A few things were to happen before then though. First the afternoon roadblock. It was an interesting action that displayed what the police tactics would be – the police didn’t arrest anyone or even move us on. Traffic to Pine Gap was diverted through the back entrance; and not only were the protesters allowed to stay on the road, the police actually blocked the end of the road themselves, stopping us from getting out. This led to a few jokes about the police having joined us in the blockade, but it did raise a bit of an issue for those of us who needed to get out to plan our next action. The three of us who were there in the end had to walk to the end of the road carrying any stuff we would need and got a lift back to town.

The pre-lament meeting point was Campfire In The Heart, a spiritual retreat on the outskirts of Alice where they have a weekly shared meal and discussion. Tonight the topic was “faith and activism”. People around the group shared different perspectives, but of course what we didn’t mention was the spiritual practice we were about to undertake – a pilgrimage into the eyes of Babylon, risking imprisonment to publicly state resistance to the US military rule of the world. “Put away your sword,” Jesus had said, “For he who lives by the sword shall die by the sword.” For me, faith and political action are indivisible. The pilgrimage we were about to leave on was a deeply spiritual act.

And so we began preparing. We had a couple of friends who had agreed to drive us out to a point from which we could walk on to Pine Gap. Before then though there was one matter to attend to – not media this time, which had been left in the hands of a couple of other friends.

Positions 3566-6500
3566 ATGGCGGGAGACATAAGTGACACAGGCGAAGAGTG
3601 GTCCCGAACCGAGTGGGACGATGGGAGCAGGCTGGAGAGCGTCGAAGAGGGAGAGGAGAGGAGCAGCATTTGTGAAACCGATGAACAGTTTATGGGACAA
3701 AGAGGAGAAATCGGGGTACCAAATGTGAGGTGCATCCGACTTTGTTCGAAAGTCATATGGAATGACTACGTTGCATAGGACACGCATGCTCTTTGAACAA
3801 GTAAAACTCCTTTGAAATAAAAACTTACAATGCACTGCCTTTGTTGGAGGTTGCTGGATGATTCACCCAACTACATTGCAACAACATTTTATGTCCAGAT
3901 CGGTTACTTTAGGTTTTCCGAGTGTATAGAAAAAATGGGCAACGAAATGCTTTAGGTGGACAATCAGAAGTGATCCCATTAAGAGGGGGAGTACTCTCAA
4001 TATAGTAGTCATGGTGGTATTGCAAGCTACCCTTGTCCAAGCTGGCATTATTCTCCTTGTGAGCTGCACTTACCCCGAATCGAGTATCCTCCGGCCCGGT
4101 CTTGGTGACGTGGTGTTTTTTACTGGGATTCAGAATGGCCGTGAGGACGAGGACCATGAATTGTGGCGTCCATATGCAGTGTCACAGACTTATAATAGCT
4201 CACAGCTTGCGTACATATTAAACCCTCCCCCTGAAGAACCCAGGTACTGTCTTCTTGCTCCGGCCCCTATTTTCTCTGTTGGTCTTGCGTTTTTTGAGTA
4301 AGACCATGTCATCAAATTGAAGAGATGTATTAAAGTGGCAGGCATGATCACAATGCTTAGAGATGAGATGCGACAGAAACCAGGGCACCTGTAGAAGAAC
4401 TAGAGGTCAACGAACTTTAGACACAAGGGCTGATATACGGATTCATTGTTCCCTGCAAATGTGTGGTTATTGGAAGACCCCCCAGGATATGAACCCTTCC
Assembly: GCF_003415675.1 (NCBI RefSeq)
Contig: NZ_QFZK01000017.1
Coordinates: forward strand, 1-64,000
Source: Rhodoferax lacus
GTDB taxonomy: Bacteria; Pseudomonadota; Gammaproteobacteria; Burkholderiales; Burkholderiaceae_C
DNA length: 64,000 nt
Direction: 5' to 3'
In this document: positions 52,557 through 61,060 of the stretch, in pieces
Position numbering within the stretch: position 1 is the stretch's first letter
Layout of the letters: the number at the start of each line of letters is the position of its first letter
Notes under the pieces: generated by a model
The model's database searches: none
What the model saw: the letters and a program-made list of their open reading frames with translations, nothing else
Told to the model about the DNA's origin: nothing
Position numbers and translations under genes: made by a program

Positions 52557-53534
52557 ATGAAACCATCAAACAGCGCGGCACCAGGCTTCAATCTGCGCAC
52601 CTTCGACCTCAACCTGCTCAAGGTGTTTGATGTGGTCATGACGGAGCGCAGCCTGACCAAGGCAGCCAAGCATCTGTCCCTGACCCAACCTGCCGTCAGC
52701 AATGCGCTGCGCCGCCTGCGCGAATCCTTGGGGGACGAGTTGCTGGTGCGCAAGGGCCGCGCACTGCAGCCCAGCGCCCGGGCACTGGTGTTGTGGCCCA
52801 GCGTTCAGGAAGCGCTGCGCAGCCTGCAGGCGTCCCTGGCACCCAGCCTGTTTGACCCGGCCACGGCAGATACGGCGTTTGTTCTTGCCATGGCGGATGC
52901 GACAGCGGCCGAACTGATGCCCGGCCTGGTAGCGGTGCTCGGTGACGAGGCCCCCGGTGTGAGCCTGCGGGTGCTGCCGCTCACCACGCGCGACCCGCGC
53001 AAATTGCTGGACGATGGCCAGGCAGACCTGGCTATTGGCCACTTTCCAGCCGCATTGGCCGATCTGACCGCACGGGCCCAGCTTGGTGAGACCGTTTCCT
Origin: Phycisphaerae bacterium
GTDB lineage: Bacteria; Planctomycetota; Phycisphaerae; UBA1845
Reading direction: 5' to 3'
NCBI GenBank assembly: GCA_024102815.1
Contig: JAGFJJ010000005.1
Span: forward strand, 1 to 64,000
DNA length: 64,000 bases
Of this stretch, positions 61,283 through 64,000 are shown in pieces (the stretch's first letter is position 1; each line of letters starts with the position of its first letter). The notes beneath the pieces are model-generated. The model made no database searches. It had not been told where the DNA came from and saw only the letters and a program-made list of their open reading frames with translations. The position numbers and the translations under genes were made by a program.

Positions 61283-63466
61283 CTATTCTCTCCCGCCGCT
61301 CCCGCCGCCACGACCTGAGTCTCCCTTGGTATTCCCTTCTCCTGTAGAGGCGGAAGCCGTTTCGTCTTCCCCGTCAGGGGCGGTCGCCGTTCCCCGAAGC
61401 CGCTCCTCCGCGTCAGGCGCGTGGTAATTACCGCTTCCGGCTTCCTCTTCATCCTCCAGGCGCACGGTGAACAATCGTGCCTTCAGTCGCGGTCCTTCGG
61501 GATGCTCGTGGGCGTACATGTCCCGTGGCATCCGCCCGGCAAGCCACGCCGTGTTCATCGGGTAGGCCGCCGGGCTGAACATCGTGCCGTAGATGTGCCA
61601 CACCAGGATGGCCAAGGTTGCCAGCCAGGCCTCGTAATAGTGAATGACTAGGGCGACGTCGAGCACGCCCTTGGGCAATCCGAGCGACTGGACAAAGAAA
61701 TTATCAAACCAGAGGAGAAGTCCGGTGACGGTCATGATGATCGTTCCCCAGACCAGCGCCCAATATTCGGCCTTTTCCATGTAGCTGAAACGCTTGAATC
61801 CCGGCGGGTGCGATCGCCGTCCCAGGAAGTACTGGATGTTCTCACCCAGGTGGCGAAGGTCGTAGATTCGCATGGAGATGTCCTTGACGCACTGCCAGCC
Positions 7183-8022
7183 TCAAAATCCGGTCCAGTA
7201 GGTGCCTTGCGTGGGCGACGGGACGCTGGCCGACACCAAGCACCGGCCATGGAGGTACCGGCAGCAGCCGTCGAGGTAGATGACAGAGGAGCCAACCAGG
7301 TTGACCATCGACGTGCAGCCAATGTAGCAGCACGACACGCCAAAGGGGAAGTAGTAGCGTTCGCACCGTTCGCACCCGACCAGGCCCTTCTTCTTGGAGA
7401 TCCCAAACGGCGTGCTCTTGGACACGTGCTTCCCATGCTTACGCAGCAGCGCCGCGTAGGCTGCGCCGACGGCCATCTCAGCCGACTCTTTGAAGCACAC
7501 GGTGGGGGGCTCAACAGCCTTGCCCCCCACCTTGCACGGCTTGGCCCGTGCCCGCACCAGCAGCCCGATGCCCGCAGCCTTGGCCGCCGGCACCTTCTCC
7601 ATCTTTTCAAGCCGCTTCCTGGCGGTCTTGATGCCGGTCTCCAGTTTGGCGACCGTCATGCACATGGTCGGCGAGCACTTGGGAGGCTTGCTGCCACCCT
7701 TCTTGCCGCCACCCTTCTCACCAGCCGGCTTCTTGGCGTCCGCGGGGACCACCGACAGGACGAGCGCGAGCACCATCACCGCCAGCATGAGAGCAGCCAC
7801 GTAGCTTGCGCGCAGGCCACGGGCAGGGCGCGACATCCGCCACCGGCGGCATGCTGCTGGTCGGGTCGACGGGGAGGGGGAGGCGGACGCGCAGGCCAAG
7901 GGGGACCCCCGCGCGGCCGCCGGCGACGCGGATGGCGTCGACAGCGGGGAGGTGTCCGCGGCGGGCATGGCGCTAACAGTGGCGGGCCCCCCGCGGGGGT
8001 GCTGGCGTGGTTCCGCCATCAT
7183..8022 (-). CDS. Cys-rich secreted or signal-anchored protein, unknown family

Following the first failed trespass attempt, there had been much discussion about how the group could have been spotted. One suggestion, seemingly unlikely but all the same taken seriously, was that Pine Gap’s access to heat-sensor satelite tracking of the globe (used to detect missile launches, also apparently to follow climate change) had detected the group of warm-blooded humans waiting at the perimeter fence of the base. The suggestion to mitigate this was to be more spread out this time (so we could plausibly be kangaroos or something), and to wear plastic emergency warmth blankets to trap our body heat in and not radiate it for detection. I had been opposed to wearing the shiny plastic blankets, but as everybody else put one one, I was left with the conclusion that if I refused and we were again detected it would be my fault. So sheepishly I wrapped myself in what looked like an alfoil suit and put my jacket on over the top. The sacrifices we have to make for peace.